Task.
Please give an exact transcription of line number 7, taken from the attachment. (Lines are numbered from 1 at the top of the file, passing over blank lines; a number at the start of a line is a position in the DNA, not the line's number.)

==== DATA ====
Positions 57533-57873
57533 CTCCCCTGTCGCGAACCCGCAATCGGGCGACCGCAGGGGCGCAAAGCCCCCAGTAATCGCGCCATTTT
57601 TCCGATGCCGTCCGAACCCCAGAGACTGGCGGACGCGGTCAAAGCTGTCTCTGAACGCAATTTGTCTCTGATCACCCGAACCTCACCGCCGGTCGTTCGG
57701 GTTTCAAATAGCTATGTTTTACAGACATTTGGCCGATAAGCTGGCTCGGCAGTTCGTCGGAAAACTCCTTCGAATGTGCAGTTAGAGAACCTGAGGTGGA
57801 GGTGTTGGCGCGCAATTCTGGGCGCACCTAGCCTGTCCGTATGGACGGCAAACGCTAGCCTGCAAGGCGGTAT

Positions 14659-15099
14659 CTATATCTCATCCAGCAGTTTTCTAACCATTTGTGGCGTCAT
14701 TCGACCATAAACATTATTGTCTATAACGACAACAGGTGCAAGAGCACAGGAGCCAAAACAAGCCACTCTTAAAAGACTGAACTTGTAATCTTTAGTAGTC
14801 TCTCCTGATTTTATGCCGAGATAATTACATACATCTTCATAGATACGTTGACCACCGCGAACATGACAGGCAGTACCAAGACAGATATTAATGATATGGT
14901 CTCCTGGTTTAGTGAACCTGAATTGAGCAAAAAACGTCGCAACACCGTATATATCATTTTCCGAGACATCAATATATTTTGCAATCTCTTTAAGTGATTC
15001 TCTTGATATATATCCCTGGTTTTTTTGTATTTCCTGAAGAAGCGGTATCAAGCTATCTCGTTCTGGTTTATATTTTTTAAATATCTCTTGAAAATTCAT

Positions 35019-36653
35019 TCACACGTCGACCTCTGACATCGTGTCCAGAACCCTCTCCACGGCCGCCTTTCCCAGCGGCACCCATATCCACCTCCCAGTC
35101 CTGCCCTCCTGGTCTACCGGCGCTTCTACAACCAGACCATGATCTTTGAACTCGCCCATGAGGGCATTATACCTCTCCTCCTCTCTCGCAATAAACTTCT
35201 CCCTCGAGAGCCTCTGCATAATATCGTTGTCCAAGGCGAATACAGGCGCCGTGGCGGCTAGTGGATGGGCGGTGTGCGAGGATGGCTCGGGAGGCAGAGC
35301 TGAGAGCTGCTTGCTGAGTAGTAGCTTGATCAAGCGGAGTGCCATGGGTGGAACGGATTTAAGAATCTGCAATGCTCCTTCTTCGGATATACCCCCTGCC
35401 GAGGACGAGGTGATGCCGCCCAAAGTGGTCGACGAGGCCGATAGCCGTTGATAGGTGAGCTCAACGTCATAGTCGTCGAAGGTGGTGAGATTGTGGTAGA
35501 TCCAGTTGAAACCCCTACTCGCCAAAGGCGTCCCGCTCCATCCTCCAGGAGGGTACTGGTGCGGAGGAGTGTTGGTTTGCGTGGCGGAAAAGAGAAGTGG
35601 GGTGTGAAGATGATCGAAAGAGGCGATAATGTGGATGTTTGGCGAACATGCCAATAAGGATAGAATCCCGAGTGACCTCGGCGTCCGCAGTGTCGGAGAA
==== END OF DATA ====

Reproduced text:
14659 CTATATCTCATCCAGCAGTTTTCTAACCATTTGTGGCGTCAT